Asana sees accountability as an important selling point for its solution, because the tool records actions, allows people to see who's doing what, and keeps track of what's been completed. The new integration to add Zoom call transcripts to an Asana task adds a new source of accountability, providing a record of action points agreed during the call. This extra level of digitally enabled record keeping is one example of habits formed during the pandemic lockdown that are likely to continue after people move to a new hybrid pattern of work once offices open up again, Hood believes.
Asana's enterprise push will also be helped by its recent status as a public company after a NYSE direct listing at the end of September that gave it a $4 billion valuation. Hood says:
What is a nice byproduct from going public is that we have a stronger megaphone. We're able to have more credibility and more name recognition with CIOs who are working through this transition. It gives us a new way to talk to them.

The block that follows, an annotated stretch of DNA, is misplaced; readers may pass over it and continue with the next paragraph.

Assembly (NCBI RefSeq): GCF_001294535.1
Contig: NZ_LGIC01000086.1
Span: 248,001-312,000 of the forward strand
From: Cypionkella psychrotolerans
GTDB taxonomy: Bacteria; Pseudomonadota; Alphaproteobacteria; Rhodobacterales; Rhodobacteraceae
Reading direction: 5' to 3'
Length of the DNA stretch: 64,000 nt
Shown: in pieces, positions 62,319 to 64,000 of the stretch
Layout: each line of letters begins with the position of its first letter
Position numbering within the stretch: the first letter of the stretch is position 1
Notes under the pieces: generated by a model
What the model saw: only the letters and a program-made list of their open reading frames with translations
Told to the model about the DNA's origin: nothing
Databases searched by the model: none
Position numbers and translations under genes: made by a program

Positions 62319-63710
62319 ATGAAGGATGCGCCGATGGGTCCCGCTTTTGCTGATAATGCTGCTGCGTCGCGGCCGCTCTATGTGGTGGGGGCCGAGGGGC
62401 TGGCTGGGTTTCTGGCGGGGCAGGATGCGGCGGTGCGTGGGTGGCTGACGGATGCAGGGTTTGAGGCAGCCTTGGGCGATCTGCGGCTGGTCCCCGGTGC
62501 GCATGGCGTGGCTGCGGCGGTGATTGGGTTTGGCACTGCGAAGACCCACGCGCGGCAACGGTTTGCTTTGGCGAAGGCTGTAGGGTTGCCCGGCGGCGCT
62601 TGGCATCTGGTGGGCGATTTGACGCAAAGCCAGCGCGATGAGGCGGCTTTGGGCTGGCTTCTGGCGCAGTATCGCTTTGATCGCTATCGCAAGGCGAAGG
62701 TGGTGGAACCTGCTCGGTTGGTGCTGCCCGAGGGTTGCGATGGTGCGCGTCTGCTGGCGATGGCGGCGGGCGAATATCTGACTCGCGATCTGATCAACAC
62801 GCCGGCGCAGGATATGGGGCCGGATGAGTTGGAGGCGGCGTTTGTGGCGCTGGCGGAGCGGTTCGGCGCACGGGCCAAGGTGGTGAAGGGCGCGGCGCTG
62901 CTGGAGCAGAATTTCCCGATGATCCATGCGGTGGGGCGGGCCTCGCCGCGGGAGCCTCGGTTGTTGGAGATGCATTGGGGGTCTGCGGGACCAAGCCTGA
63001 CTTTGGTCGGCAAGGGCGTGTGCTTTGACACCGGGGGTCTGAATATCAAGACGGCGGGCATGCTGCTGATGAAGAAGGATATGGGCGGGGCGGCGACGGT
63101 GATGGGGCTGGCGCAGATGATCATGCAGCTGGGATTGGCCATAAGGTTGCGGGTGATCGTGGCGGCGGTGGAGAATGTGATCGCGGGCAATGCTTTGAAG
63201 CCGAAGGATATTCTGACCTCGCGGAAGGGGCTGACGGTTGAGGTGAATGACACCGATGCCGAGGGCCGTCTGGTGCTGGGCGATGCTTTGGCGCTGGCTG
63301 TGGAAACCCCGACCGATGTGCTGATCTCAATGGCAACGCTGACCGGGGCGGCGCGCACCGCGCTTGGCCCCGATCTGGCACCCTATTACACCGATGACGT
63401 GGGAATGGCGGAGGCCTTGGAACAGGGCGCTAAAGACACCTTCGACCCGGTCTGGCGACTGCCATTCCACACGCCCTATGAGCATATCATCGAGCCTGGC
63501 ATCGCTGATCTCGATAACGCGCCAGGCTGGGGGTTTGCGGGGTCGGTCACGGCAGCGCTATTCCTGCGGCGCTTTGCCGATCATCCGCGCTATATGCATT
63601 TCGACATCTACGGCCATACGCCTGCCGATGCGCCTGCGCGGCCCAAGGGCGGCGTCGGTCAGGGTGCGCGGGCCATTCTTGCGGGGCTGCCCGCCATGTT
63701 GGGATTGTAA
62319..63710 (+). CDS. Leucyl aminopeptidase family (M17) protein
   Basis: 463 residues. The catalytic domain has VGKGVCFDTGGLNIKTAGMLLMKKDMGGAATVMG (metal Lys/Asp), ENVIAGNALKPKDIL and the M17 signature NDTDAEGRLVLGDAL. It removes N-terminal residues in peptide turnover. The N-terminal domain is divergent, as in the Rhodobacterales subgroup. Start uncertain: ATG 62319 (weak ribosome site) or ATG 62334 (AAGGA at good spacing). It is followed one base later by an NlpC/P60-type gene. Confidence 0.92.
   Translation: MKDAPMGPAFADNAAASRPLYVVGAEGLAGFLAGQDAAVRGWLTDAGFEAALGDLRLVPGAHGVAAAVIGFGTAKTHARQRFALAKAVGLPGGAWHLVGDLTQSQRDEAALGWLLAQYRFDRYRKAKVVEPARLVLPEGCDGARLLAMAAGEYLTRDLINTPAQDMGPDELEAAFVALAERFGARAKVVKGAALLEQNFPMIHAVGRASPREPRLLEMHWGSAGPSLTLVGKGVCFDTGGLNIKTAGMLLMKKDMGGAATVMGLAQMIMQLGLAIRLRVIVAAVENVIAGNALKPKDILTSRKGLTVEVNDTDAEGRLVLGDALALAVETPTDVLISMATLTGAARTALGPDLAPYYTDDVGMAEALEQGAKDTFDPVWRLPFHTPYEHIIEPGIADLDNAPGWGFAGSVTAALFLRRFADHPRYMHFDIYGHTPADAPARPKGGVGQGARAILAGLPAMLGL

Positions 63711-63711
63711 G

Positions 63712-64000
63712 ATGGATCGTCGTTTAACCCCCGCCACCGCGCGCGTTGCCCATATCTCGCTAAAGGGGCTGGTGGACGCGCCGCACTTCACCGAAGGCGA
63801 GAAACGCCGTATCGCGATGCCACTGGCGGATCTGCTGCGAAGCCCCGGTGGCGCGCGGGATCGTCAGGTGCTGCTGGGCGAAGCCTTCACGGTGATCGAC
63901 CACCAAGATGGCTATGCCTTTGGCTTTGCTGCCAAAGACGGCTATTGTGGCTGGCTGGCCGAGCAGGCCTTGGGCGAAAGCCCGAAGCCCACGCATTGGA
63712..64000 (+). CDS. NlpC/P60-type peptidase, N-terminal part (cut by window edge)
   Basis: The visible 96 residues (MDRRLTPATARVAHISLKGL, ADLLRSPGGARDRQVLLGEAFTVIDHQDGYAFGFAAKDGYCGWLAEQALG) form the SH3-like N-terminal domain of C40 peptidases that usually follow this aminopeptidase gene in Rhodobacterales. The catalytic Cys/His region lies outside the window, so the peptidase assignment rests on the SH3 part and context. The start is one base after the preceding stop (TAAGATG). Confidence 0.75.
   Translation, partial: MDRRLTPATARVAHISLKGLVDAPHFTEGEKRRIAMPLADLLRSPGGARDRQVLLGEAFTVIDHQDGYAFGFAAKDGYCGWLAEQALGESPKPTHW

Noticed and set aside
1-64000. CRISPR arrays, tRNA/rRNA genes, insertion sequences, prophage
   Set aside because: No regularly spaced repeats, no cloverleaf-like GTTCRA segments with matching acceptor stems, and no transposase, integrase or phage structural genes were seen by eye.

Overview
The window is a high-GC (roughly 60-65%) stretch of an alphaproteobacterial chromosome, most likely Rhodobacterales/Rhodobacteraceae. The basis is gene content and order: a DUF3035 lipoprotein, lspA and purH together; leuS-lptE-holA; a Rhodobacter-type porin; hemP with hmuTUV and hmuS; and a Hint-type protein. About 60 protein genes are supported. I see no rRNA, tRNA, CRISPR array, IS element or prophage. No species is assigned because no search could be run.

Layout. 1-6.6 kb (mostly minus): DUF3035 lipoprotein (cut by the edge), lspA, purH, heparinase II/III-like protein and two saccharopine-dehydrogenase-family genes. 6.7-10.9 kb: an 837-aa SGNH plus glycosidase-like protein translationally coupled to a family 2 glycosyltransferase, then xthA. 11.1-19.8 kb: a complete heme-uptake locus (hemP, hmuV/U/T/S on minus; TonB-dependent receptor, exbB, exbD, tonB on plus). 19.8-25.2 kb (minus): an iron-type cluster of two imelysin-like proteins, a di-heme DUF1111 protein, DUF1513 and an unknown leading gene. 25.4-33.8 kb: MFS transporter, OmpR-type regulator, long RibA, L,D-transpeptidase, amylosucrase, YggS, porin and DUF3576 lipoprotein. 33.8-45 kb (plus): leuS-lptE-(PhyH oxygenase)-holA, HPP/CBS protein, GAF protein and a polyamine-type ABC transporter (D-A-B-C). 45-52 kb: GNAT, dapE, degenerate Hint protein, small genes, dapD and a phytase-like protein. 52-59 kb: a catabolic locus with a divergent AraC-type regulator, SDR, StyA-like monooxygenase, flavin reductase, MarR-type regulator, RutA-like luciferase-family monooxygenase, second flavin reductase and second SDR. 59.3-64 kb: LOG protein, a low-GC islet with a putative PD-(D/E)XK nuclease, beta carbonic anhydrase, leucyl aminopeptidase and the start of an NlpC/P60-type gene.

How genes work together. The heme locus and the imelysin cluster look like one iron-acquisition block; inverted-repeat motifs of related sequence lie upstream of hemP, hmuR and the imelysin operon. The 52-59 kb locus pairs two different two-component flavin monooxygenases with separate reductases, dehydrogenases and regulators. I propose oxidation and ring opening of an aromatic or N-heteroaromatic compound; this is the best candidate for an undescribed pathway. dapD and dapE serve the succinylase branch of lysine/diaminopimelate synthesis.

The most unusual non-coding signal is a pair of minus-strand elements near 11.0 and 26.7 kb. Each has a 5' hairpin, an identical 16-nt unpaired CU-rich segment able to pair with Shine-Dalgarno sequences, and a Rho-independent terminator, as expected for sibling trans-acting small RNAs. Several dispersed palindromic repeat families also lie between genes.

Connecting up workflows across several different applications is becoming a recurring theme from digital teamwork vendors at the moment. That's not surprising, as our model of a collaborative canvas for enterprise digital teamwork has always emphasized connecting across the various patterns of teamwork. What's interesting about Asana's stance is the focus on tight integration with a select inner circle of core partners rather than a broader ecosystem of vendors.
Will this fly with the enterprise buyers Asana now seems to be targeting? There's certainly a ready audience for this kind of message in the wake of the pandemic. It hits upon a pain point that's hurting right now as organizations find their dependence on digital forms of collaboration is not proving as efficient as it could be, due to a lack of co-ordination across the different tools. But with every vendor in the space pitching an integration message right now, Asana will need to do more to cut through.